You can have the most beautifully designed and decorated practice. You can have the most technologically advanced computer systems to manage your financial, marketing and clinical needs. You can have the most ergonomic and efficient dental equipment to provide the most refined clinical dentistry. But it is the people who work for you that will make or break your practice.
Dentistry is primarily a service business. Yes, you do produce a product – healthy and aesthetic smiles. However, the most successful businesses and practices are ones that realize their most important commodity is superior customer service. In his book “The Customer Comes Second,” Hal Rosenbluth writes "Providing great customer service is contingent on motivating employees (team members) to provide the great customer service."1
Years ago employers motivated employees by behaving like law enforcement officers. Solely, the boss established work place rules and production standards. If employees failed to follow the rules or failed to meet production levels, they were punished through pay reductions or job termination. Over the years, motivational theories changed so the employer assumed the role of a coach rather than a cop. Coaches of a sport team provide the players with equipment, training and strategies to win games. Similarly, an employer provides employees (team members) with equipment, trading and motivation necessary to provide exceptional service and products to customers.2
It wasn’t until the 1950s that corporate America learned the key to increased productivity and profit was through highly motivated employees. W. Edward Deming’s Total Quality Management programs successfully jumpstarted the new Japanese industrial revolution by instituting an employee motivational mindset by employers. During the 1940s Abraham Maslow established the groundwork for current motivational techniques. His adaptation of his Hierarchy of Needs Theory to employee management proved to American industry that the employer/employee relationship had to change if companies were to prosper.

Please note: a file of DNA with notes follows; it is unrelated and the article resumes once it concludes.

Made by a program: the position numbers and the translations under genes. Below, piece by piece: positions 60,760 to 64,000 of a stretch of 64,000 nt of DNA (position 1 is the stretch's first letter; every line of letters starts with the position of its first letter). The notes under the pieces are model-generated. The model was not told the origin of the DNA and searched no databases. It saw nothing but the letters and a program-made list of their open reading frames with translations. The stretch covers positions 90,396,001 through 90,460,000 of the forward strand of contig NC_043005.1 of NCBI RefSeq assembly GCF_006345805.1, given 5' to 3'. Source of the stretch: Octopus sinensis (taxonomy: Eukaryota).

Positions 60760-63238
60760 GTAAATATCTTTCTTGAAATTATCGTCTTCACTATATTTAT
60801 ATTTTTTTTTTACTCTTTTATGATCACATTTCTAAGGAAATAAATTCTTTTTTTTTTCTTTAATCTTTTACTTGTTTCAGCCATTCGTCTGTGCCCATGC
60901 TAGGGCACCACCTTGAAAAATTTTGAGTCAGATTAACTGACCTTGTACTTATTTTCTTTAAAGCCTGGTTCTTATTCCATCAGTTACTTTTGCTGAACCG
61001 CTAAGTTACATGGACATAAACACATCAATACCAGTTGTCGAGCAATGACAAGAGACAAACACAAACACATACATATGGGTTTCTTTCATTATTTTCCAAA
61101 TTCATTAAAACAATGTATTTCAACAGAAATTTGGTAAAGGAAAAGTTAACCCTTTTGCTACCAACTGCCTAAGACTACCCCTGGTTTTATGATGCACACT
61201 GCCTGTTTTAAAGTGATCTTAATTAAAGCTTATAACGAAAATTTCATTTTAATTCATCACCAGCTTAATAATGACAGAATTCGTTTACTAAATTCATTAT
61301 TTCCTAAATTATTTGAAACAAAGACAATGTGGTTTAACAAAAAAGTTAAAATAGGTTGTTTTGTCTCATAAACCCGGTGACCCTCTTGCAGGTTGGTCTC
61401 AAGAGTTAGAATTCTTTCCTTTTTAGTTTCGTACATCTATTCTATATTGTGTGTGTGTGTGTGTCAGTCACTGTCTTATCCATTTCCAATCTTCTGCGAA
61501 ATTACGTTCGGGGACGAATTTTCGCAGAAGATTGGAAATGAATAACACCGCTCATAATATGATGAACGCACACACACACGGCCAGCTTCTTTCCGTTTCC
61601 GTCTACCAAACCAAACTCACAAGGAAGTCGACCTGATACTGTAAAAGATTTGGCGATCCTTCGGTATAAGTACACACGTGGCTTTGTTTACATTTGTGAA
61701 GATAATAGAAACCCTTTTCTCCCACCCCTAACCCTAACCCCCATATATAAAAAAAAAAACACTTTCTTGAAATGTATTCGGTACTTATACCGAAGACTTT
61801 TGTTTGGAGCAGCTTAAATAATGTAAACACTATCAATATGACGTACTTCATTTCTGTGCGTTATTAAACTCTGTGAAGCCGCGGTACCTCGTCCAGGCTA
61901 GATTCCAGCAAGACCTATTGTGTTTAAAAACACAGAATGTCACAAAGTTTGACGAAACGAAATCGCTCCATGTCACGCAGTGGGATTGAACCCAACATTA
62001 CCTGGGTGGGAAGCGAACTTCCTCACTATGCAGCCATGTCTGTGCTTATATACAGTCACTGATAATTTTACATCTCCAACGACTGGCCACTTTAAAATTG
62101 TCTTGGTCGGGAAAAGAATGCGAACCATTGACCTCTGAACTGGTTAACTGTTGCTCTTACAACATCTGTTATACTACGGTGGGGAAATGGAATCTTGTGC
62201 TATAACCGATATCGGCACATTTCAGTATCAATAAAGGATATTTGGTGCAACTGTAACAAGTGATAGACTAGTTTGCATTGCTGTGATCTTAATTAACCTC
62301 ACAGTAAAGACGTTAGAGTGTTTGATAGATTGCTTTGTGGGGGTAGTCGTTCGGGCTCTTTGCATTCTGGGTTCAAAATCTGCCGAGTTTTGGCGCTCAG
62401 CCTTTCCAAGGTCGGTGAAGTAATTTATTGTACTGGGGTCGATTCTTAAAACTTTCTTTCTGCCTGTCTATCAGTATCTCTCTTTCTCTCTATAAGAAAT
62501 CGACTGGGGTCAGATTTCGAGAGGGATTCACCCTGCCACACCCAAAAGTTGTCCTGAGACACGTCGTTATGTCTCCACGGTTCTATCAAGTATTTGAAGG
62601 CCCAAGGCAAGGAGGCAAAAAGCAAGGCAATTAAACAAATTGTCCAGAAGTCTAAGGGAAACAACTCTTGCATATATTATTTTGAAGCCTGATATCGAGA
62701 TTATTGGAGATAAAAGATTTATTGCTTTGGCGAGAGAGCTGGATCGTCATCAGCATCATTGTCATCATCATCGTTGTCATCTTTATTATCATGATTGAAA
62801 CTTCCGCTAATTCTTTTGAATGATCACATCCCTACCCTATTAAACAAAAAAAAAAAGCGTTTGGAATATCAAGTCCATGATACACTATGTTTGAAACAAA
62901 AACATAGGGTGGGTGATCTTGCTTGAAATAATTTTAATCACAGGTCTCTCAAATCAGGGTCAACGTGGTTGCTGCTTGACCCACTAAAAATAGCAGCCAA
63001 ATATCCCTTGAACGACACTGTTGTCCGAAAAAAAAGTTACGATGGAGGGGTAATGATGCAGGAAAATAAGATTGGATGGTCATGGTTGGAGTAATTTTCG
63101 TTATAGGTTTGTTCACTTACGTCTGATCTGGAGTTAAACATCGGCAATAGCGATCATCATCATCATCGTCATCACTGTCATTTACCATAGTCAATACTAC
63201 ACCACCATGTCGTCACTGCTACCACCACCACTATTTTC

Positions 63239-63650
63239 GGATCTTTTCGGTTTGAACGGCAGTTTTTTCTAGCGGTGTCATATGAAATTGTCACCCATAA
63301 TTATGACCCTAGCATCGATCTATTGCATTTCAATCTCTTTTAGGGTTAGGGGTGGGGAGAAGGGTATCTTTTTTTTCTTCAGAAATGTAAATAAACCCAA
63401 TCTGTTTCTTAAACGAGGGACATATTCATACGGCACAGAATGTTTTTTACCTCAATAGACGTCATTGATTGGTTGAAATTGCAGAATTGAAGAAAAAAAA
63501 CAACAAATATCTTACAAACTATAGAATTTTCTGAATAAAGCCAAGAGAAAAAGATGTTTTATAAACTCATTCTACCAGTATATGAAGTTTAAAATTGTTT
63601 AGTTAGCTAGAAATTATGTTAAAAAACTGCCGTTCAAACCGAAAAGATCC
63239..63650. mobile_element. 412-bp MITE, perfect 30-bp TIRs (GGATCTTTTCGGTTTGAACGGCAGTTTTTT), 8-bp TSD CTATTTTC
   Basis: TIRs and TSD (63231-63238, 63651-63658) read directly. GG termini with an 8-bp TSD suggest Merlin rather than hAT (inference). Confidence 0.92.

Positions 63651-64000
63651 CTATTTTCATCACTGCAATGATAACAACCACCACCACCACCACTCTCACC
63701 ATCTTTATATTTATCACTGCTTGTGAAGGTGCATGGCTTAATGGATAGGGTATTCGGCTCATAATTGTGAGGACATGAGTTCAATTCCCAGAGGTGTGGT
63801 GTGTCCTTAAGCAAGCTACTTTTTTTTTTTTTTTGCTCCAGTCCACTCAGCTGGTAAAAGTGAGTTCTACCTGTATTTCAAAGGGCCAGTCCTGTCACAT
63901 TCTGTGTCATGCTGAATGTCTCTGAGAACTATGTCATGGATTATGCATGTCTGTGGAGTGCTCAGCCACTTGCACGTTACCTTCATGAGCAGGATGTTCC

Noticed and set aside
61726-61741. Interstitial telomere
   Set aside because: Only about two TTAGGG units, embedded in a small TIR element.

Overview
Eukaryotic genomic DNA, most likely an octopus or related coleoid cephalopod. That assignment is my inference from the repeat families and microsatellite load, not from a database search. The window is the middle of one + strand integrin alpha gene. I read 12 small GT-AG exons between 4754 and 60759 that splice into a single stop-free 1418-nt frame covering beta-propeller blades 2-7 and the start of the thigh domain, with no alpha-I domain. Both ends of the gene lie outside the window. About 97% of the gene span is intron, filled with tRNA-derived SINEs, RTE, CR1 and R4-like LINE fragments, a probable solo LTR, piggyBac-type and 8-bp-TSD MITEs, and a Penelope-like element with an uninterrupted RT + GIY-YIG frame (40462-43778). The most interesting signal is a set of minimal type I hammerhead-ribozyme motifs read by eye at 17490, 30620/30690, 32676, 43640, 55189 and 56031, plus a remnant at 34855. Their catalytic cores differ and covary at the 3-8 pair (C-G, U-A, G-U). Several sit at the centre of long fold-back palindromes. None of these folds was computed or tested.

Maslow is considered the father of humanistic psychology. Humanistic psychology incorporates aspects of both behavioral psychology and psychoanalytic psychology. Behavioral psychologists follow the teachings of Skinner who believed human behavior is controlled by external environment factors. On the other hand, psychoanalytic psychologists follow the teachings of Freud who proposed the idea that human behavior is controlled by internal unconscious forces. Maslow’s motivational theories states human behavior is controlled by both external and internal factors, and the need for healthy humans to be the best they can be.
In 1943, Maslow formulated his “hierarchy of needs theory.” He proposed people have emotional needs that must be satisfied, and these needs will motivate until they are satisfied. The needs are arranged in a hierarchy from basic to higher needs with an individual needing to satisfy a lower need before a higher need can motivate. Once a need is satisfied it no longer motivates. For example, a starving individual will do whatever is necessary to obtain food, i.e., eat food from a dumpster, but once fed, the promise of food no longer motivates.
The original five needs of the hierarchy are:
In the 1960s and 1970s Maslow expanded the Hierarchy of Needs Pyramid to include:
Maslow believed every person is capable and has the desire to move up the hierarchy toward a level of self-actualization. Unfortunately, progress is often disrupted by failure to meet lower level needs. He noted only one in a hundred people become fully self-actualized because society rewards motivation primarily based on esteem, love and other social needs.